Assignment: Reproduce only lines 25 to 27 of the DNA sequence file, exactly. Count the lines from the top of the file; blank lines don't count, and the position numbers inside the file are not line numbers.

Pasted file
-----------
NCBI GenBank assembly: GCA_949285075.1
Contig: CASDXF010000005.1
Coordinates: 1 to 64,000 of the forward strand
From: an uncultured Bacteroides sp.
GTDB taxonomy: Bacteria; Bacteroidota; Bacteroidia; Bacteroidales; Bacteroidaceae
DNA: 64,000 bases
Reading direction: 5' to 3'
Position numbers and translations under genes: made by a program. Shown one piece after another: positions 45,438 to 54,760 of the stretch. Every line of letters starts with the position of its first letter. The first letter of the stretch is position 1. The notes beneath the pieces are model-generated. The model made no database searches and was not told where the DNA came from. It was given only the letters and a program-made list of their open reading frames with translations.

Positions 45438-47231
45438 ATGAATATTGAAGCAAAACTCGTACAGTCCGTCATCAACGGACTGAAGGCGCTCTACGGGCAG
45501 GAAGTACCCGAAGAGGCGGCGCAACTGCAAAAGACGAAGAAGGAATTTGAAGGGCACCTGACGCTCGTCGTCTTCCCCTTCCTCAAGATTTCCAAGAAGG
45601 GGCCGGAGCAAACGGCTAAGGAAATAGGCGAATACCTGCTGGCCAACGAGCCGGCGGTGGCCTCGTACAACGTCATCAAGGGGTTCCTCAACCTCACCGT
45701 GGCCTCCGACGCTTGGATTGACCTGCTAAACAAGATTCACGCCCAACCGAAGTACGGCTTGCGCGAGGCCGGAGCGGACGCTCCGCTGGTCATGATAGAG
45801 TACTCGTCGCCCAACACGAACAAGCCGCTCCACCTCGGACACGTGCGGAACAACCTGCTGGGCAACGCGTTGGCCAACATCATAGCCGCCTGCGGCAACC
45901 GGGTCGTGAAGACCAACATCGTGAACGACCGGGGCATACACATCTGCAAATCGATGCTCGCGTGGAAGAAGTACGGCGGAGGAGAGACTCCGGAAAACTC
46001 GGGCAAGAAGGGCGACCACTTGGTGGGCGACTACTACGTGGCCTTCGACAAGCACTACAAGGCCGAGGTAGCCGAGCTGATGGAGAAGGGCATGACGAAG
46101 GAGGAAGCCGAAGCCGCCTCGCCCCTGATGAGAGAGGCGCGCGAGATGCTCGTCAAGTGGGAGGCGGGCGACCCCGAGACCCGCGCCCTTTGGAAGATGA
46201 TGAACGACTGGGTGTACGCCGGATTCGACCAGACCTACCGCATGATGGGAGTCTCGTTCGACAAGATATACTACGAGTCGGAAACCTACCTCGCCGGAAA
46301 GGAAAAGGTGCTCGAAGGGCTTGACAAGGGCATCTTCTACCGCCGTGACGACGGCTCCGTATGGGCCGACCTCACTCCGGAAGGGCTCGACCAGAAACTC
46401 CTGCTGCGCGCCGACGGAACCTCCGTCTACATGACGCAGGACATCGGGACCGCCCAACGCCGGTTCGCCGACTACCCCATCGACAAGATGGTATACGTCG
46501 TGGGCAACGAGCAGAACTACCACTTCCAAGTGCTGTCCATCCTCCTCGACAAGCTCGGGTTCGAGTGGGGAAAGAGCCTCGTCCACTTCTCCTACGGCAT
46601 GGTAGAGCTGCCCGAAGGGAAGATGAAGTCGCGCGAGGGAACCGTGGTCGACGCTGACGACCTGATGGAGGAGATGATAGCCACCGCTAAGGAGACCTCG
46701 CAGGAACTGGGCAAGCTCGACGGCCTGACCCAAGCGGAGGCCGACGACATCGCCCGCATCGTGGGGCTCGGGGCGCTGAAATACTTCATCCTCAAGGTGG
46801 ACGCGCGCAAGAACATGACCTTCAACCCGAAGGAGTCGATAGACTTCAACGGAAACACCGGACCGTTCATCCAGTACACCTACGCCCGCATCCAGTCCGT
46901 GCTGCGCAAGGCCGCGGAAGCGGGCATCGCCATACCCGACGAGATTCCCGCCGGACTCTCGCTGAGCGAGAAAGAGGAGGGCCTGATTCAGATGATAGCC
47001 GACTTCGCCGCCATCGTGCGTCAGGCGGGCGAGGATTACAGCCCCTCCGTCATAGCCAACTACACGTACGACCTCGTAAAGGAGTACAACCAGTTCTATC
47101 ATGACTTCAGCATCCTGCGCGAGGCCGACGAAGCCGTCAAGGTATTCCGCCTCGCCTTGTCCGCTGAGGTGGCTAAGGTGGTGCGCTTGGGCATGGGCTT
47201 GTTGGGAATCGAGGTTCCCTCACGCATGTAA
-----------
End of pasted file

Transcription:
46901 GCTGCGCAAGGCCGCGGAAGCGGGCATCGCCATACCCGACGAGATTCCCGCCGGACTCTCGCTGAGCGAGAAAGAGGAGGGCCTGATTCAGATGATAGCC
47001 GACTTCGCCGCCATCGTGCGTCAGGCGGGCGAGGATTACAGCCCCTCCGTCATAGCCAACTACACGTACGACCTCGTAAAGGAGTACAACCAGTTCTATC
47101 ATGACTTCAGCATCCTGCGCGAGGCCGACGAAGCCGTCAAGGTATTCCGCCTCGCCTTGTCCGCTGAGGTGGCTAAGGTGGTGCGCTTGGGCATGGGCTT